Valley Waste cancelling fall cleanup, leaf collection to save costs

Kirk Starratt
Published on August 5, 2014
Valley Waste sign

The board chairman says it’s “uncharted ground,” but Valley Waste has officially cancelled fall cleanup and leaf collection this year to help reign-in the budget.

Valley Waste Resource Management board chairman Mark Pearl and general manager Ross Maybee visited Kings County council in advance of council voting on the Valley Waste budget. In an effort to bring an anticipated 20 per cent budget increase down to just over 11 per cent, several cuts had to be made. These include fall cleanup and leaf collection for this year.

“There will be garbage put out that won’t be picked up,” Pearl told county council, pointing out that there could be “other issues” arising as well.

Pearl said they have a budget to educate the public of the changes and most waste resource authorities have only one cleanup per year. However, the fall cleanup and leaf collection for this year have already been promoted in the Valley Waste calendar. Pearl said there is no co-ordinated effort at this time on the part of the nine member municipalities to make people aware of the change.

“I’ll make sure we get it to the table,” Pearl said.

Municipalities are able to fund their own cleanup if they wish, but Pearl said they should discuss this with Valley Waste first.

Maybee said he isn’t aware of any unit reinstating the service, but added that if any were interested, Valley Waste could act as a broker. He pointed out that a disposal location is still available and people are being asked to maximize the spring 2015 cleanup, which is still scheduled. There will be a 20-item limit at that time.

Warden Diana Brothers said villages expressed concern with the loss of the fall cleanup.

Maybee said Valley Waste is aware of these concerns. He said the cancellation was a “tough decision” that “wasn’t taken lightly.”

“I envision a public relations nightmare,” Maybee said. Although approximately $700,000 in budget cuts have been made, most are “invisible” to the public but this will have an impact.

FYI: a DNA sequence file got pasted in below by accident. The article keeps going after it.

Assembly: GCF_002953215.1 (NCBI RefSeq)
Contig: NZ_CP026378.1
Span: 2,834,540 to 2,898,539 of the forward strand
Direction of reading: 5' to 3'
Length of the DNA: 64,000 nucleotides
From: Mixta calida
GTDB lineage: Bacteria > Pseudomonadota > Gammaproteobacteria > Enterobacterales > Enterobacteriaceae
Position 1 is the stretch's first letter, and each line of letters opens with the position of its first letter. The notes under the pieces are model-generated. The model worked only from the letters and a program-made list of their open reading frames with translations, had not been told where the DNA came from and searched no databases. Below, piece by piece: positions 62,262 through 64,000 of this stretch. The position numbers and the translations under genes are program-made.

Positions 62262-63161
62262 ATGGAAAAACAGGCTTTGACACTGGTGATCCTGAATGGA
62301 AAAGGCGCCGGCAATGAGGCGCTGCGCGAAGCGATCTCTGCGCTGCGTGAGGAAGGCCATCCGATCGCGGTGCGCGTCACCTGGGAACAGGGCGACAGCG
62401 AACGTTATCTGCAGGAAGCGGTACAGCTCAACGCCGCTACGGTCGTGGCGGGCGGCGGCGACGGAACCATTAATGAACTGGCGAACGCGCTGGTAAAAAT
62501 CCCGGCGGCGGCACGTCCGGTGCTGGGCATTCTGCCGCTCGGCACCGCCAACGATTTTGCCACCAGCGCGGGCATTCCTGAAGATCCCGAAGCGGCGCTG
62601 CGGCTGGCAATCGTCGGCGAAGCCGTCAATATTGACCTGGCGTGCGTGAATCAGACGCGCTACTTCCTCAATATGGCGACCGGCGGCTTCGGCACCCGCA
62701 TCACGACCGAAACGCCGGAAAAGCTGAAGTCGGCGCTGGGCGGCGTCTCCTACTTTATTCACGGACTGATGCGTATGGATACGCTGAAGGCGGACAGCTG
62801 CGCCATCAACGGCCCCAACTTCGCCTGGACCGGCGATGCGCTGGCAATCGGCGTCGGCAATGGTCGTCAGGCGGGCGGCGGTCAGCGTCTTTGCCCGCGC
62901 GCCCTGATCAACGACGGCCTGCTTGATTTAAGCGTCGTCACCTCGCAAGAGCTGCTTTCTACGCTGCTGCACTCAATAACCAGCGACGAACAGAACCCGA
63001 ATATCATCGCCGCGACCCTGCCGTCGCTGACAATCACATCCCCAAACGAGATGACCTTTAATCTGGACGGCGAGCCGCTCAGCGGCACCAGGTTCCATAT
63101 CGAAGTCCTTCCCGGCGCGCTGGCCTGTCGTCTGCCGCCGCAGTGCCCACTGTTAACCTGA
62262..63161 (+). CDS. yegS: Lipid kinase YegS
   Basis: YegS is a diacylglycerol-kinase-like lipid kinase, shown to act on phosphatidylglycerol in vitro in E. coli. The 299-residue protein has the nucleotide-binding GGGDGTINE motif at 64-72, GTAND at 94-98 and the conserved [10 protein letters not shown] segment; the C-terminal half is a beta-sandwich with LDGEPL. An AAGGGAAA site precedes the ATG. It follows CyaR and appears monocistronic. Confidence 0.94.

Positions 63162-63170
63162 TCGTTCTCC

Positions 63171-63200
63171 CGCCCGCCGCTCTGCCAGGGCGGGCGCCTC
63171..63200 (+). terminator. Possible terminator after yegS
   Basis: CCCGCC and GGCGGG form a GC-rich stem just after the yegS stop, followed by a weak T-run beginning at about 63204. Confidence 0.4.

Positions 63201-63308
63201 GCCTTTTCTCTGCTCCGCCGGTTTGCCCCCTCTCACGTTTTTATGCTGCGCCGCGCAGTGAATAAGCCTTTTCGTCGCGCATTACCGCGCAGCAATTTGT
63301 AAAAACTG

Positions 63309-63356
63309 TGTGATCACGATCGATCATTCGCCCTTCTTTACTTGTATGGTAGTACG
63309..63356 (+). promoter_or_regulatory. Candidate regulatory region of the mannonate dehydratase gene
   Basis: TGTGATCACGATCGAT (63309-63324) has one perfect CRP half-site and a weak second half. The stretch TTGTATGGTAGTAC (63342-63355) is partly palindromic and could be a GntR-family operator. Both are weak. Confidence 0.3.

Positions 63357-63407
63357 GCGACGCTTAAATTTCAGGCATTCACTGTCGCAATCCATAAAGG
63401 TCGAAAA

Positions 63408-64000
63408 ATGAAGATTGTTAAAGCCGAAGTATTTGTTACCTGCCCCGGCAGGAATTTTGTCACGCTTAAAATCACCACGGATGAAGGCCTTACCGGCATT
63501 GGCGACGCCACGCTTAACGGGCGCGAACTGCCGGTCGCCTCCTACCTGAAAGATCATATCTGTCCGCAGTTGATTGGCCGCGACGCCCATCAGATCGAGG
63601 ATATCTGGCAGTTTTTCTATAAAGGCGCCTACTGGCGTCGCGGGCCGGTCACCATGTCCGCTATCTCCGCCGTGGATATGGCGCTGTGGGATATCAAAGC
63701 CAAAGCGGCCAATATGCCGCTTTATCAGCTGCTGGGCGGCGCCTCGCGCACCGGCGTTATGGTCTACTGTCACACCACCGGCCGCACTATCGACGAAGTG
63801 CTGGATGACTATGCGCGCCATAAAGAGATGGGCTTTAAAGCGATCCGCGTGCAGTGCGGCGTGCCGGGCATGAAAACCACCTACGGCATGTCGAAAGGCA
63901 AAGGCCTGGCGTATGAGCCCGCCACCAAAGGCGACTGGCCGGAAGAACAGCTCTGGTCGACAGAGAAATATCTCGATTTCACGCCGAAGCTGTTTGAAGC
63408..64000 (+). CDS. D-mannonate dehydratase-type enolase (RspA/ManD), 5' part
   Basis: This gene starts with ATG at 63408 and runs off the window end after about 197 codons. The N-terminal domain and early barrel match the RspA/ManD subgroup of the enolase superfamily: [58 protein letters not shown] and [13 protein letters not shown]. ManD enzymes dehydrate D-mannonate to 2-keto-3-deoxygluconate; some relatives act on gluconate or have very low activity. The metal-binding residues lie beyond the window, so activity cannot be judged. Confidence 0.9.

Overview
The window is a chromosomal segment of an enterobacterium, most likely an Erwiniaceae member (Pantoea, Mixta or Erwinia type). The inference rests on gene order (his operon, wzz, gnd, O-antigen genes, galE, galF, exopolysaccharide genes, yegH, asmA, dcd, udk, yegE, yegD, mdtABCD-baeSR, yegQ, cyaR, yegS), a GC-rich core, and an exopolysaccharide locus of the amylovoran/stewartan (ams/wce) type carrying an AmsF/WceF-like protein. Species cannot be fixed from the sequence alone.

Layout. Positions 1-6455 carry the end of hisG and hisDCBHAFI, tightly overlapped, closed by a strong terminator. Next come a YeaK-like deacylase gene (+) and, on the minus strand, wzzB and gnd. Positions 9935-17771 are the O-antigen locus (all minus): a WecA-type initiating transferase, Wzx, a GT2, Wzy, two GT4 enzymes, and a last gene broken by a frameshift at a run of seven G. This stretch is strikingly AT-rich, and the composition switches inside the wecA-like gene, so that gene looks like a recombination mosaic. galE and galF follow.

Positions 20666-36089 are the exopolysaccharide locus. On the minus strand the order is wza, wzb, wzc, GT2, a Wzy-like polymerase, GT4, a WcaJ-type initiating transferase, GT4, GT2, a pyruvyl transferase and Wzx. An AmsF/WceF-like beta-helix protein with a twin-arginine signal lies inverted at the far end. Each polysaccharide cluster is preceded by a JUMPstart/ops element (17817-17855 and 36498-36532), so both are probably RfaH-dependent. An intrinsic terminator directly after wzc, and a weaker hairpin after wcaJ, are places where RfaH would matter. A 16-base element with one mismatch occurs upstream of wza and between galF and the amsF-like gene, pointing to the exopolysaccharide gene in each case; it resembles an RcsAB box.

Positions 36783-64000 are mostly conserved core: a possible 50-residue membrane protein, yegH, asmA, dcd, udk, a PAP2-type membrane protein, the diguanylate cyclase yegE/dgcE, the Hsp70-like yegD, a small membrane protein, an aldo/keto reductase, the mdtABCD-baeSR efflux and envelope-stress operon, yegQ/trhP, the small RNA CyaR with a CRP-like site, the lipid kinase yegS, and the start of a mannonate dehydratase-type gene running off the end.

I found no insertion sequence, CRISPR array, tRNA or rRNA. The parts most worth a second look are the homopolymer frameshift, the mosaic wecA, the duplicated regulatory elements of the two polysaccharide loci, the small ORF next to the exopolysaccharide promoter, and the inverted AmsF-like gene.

The budget increase would have been approximately 13.71 per cent if they continued with fall cleanup. The fall cleanup costs about $118,220. With fewer tonnes being delivered to the landfill in Chester, Valley Waste’s cost per tonne will increase since they share in Chester’s fixed operating costs.

Coun. Emma Van Rooyen expressed concern over the possibility of more illegal dumping if the fall cleanup isn’t held.

“Undoubtedly we’ll see some of that,” Maybee said.

However, he said people seem to getting more in tune with reporting such activity. Although illegal dumping still happens with spring and fall cleanups, there has been a “continual decrease.”

Although Deputy Warden Brian Hirtle moved to have staff bring recommendations on a fall cleanup in September, the motion didn’t get a seconder.


Council approves budget

A Valley Waste board representative said there were “gasps” around the table when people realized the authority was facing a 20 per cent budget increase.

Coun. Dale Lloyd said the authority has returned about $1.3 million in surpluses to municipalities over the past 15 years, but suggested perhaps excess funds should be placed in an operating reserve.

Council voted to recommend approval of the 2014-2015 budget. The nine member municipalities have to pay a combined $7,162,628, with the county’s share at just over 58 per cent at $4.1 million. The county’s contribution will increase by $396,000 this year, although a higher increase was anticipated and $490,000 was budgeted.

Coun. Kim MacQuarrie said council passed a motion in the past that all Valley Waste surpluses are returned to the municipality. She asked how the authority was able to use last year’s surplus of $87,250 to help reduce the increase to this year’s budget. The county’s share would be approximately $30,000.

Chief administrative officer Tom MacEwan said Valley Waste received legal advice and suspended the policy to return the surplus. Because this is by policy and not an agreement, it was legal. An amendment to the inter-municipal agreement will be sought, MacEwan added.

Other measures to reduce the budget included deferring filling the manager of policy and planning position, eliminating the compliance inspector position, increasing tipping fees and deferring capital purchases.

The authority will investigate the possible elimination of curbside collection for apartment complexes with three or more units and options for collection services in cottage country.

Opening of the popular Last Re-Sort Reuse Centre at Valley Waste’s Kentville headquarters was delayed until June. The store will be open on Saturdays until mid-December from 9 a.m. to noon.